The good news is that fixed mortgage rates fell to the lowest levels on record and are already on their way to setting another new low — with a sub-3 percent rate in site for the 15-year mortgage. The bad news is that the stock market is on its way to the lowest point this year. There were no records set, however, for adjustable-rate products.
At 3.79 percent, the fixed-rate 30-year mortgage averaged less than at any other time since Freddie Mac started tracking rates in 1971.
“The European debt crisis overshadowed improving economic indicators for the U.S. and allowed Treasury bond yields and fixed mortgage rates to ease for another week,” Frank Nothaft, chief economist for Freddie, explained in the weekly report.
Mortgage rates could be 7 BPS lower in next week’s survey if the 10-year Treasury yield is any indication. The 10-year yield averaged 1.77 percent during the period when Freddie surveyed its 125 mortgage lenders for today’s report, while it closed at a record-low 1.70 percent today, according to data provided by the Department of the Treasury.
The 10-year yield tumbled as investors abandoned the stock market, with the Dow Jones Industrial average plummeting 156 points today to close at 12,442 — its lowest level since January and near its lowest level of the year.
But a majority of panelists surveyed by Bankrate.com for the week May 17 to May 23 expect no change in rates during the next week, while just 21 percent each expect either an increase or decrease of at least 3 BPS.
In the long run, Fannie Mae predicts that the 30 year will average 3.9 percent in the first half of this year and 4.0 percent in the second half. During the first half of 2013, Fannie predicts the 30 year will average 4.1 percent.
Borrowers inquiring about a jumbo mortgage were quoted a rate that was 57 BPS higher than a conforming loan in the U.S. Mortgage Market Index report from Mortech Inc. and Mortgage Daily for the week ended May 11. A week prior, the jumbo-conforming spread was less at 53 BPS.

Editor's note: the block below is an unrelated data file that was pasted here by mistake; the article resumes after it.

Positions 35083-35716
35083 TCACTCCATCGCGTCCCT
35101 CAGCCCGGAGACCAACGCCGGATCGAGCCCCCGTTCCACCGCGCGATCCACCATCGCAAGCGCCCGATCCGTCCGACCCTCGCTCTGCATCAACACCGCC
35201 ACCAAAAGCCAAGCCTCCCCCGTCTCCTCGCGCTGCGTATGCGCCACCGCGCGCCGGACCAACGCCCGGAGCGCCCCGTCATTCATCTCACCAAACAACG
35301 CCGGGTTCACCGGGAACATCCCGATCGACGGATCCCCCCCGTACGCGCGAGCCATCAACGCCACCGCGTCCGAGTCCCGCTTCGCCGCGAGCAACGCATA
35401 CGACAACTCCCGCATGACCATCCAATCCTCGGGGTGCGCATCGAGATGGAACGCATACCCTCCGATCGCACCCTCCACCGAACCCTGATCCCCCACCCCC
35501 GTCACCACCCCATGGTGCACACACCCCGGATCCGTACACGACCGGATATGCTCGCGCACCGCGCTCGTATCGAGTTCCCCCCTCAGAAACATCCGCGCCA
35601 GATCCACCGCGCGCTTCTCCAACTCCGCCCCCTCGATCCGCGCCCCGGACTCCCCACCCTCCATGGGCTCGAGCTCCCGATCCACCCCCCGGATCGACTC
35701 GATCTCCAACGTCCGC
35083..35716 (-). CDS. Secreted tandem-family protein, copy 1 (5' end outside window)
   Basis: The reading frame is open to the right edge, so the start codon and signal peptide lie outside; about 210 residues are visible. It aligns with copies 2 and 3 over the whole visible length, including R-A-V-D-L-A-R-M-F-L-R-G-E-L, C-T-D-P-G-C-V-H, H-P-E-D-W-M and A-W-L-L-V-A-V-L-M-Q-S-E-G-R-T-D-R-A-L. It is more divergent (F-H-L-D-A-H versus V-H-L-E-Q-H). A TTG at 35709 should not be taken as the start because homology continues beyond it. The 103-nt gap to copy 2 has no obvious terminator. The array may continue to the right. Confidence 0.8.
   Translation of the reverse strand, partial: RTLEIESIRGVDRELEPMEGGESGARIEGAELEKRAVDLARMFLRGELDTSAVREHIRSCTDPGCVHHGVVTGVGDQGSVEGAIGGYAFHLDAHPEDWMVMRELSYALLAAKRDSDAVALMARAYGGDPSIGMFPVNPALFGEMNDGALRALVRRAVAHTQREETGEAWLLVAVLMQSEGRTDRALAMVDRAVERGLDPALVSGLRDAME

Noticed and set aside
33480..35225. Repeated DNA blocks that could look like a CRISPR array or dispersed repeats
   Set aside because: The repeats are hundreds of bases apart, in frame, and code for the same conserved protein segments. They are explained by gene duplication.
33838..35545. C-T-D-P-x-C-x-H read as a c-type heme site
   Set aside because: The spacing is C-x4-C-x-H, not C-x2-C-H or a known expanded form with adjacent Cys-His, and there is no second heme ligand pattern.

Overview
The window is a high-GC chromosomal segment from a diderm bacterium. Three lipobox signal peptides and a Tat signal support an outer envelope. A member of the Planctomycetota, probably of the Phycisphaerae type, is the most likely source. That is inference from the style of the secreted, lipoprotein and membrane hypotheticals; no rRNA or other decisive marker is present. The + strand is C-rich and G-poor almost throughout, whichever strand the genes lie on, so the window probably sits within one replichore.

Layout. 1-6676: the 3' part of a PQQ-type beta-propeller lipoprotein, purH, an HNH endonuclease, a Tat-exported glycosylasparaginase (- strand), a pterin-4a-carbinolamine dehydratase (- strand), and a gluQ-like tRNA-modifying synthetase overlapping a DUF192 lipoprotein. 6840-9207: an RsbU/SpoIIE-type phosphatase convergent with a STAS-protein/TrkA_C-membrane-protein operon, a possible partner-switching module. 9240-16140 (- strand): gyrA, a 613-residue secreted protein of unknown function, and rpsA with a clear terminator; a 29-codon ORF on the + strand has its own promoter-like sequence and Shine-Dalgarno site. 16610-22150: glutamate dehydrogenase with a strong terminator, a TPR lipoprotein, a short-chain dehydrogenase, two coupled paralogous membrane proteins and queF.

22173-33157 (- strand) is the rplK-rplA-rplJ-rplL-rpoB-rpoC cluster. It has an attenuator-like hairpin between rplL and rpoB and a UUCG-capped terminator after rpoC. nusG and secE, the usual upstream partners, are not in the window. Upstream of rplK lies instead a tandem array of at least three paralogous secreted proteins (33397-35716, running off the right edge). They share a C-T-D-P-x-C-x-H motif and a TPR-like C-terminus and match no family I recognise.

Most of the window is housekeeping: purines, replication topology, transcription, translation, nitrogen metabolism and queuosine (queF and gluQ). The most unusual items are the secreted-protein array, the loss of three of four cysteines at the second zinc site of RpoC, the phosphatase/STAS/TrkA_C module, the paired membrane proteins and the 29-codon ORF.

Freddie said the 15-year fixed-rate mortgage averaged a record-low 3.04 percent, improving from the previous week’s 3.05 percent. The discount for 15-year loans over 30-year mortgages fell to 75 basis points from last week’s 78-basis-point spread.
But the five-year, Treasury-indexed, hybrid, adjustable-rate mortgage didn’t participate in the rally — rising to 2.83 percent from 2.81 percent in Freddie’s previous survey.
It was the same story for the one-year Treasury-indexed ARM, which Freddie said increased to 2.78 percent from 2.73 percent. But the one year was better than 3.15 percent during the same week last year.
Fannie forecasts the one-year ARM at 2.8 percent for the first-half 2012 and 2.9 percent in the second half.
Like the one-year ARM, itself, the underlying index — the yield on the one-year Treasury note — was higher this week. Treasury Department data indicated that the yield closed at 0.20 percent today versus 0.18 percent a week prior. Shorter-term Treasury yields have not performed as well as long-term Treasury yields with the Federal Reserve continuing its “operation twist” by reinvesting in longer-term bonds.
There was no change from last week for the London Interbank Offered Rate, which Bankrate.com reported at 0.73 percent as of Wednesday.
ARMs accounted for 4.562 percent of pricing inquiries in the most-recent Mortgage Market Index report. ARM share retreated from 4.829 percent a week earlier as prospective borrowers flocked to the lowest fixed rates on record.
ARM share of conventional loan applications is projected by Fannie to be 6 percent during all of this year and all of 2013.